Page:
The Prescott Courier – 7 Dic 1992
Phillip Alder
Phillip Alder
In 1989, James Kauder wrote a book called “The Bridge Philosopher.” It is an “over the shoulder” book. The reader listens to Kauder’s thoughts during the play of 61 deals. The major difference between this book and others of the genre is that Kauder isn’t always the declarer. Twice he is confronted solely with bidding problems, once he has to find the winning opening lead, and 21 times he is the key defender. The text is chatty, mostly to the point, but occasionally with extraneous observations. The deals are challenging — except, perhaps, the first, which is entitled “A Simple Hand.” Dealer South Neither Vul
6 5 4 9 7 2 J 10 9 3 6 5 4
J 3 2 J 10 8 5 3 2 A Q J 3 10 9 8 7 Q 4 K 6 5 10 9 8 7
A K Q A K 6 A Q 8 7 4 K 2
West North East South
Pass Pass Pass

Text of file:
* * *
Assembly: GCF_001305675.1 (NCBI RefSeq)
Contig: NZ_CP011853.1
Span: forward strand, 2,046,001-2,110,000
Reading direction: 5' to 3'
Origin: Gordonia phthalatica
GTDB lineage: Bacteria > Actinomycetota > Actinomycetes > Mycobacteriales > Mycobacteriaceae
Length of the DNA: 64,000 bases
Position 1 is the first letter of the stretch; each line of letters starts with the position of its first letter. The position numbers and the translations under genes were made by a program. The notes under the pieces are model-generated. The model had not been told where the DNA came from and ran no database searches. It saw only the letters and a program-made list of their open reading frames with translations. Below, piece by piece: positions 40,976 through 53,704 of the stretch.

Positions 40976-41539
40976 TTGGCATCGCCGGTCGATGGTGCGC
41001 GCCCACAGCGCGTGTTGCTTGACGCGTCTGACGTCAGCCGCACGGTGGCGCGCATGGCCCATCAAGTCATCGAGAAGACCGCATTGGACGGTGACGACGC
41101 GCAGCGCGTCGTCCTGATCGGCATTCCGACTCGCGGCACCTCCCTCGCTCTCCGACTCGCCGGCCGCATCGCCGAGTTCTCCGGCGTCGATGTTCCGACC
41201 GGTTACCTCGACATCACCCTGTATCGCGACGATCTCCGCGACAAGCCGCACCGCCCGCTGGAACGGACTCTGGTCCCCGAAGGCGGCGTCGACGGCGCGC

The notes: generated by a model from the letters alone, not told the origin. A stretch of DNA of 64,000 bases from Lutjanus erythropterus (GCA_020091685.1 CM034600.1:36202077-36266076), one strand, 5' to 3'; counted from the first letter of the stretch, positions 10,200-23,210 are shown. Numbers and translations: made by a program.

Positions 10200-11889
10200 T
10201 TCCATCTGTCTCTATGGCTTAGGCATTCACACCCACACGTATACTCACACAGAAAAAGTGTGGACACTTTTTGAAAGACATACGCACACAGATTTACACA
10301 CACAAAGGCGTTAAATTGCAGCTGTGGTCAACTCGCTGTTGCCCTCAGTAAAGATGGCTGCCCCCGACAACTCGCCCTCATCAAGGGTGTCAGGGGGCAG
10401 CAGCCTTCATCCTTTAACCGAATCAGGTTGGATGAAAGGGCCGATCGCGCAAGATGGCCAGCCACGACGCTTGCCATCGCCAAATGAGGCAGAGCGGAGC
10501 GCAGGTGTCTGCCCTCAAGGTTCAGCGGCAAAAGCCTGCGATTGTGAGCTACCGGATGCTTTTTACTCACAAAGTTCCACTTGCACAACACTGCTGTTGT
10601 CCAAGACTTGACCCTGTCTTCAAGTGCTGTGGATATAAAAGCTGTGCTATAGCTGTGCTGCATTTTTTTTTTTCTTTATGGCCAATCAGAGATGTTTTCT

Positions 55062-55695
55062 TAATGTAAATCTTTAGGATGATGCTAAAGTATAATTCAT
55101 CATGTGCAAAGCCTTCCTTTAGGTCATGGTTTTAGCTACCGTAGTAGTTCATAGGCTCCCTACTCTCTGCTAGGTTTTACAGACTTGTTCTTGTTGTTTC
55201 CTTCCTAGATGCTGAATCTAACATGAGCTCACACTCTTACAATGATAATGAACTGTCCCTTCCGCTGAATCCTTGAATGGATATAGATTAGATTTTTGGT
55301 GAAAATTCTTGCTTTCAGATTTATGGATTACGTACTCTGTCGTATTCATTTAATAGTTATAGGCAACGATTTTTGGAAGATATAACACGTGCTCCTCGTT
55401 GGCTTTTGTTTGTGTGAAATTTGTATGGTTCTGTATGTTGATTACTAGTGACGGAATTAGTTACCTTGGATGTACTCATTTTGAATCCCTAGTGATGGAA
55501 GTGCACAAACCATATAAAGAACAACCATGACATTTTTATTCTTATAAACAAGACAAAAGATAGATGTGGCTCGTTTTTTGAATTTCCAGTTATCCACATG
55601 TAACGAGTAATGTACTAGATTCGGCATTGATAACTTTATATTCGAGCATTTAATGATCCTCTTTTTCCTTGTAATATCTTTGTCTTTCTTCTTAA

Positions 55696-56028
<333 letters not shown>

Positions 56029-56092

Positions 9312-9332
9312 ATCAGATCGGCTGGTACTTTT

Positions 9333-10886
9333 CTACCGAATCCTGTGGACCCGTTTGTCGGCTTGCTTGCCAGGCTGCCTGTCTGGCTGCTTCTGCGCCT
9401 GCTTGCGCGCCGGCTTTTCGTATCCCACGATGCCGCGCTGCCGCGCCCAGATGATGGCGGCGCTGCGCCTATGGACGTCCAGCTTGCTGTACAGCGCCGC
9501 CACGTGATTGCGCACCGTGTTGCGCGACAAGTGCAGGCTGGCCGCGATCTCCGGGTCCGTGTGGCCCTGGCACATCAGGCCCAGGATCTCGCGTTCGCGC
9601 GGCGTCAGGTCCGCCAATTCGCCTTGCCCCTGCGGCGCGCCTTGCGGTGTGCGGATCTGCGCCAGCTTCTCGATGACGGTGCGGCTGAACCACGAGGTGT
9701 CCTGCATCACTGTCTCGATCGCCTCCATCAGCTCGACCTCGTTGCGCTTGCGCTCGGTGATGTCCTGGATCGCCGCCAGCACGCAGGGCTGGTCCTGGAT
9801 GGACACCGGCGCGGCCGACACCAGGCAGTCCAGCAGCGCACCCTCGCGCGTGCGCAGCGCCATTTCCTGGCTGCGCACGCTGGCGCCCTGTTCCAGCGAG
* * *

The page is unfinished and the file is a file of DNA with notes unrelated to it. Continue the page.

Opening lead — five of hearts. See what you think. Against your contract of three no-trump, West leads the heart five: two, queen, king. How would you continue? A three-no-trump opening with a powerhouse is arguably the worst bid in bridge. The risk is that East has the diamond king and West the club ace, and that when East gets in, he might make a telling switch to clubs. The technical play is to cash the diamond ace, just in case the king drops. But, as Kauder points out, if it doesn’t drop, the defenders will know all about your strong suit. West might even have a chance to signal for clubs. The practical play is to lead a low diamond toward the dummy at trick two. Kauder suggests that East, not being so sure about the diamond posi-tion, would have to be a genius to find the club switch.